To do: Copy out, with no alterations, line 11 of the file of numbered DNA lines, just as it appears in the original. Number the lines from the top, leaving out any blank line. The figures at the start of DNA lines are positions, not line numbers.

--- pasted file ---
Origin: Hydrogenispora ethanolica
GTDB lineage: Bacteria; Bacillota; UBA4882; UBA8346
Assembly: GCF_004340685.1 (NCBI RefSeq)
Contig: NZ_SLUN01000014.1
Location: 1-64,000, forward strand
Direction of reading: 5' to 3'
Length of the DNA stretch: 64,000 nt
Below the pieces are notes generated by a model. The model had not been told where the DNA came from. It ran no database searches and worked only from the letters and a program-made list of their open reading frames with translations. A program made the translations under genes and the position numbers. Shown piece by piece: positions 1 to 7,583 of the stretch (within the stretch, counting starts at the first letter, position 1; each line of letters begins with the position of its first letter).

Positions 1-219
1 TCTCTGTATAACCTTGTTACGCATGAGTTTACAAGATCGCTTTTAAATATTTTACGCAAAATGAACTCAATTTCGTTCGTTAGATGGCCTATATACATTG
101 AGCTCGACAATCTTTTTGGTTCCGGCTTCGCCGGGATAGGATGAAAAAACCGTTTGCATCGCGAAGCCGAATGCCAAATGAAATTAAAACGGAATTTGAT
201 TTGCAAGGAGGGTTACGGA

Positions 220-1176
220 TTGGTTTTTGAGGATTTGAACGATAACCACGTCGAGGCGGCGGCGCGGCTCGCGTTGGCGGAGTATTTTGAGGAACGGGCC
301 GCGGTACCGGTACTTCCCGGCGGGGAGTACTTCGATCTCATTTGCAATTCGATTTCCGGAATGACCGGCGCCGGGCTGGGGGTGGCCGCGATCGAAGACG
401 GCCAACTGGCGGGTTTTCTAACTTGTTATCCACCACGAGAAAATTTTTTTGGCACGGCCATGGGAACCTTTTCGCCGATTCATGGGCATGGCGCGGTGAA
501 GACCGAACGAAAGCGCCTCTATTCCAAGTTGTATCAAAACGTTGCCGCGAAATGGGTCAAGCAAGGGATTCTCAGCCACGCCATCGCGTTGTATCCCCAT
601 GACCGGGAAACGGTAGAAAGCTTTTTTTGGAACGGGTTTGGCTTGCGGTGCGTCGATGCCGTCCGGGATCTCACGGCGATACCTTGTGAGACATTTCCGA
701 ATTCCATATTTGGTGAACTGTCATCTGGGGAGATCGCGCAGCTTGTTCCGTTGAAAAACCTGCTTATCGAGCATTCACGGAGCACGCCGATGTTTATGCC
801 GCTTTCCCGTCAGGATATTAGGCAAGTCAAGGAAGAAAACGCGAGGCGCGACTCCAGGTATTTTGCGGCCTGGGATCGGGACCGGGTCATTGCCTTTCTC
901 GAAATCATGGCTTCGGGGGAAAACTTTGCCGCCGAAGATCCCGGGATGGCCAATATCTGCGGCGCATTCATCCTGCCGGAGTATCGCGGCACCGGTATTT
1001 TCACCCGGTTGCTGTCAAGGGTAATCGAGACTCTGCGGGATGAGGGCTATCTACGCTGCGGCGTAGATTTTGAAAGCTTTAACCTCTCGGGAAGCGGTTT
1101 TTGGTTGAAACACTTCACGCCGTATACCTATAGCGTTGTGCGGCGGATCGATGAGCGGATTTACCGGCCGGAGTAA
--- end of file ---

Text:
101 AGCTCGACAATCTTTTTGGTTCCGGCTTCGCCGGGATAGGATGAAAAAACCGTTTGCATCGCGAAGCCGAATGCCAAATGAAATTAAAACGGAATTTGAT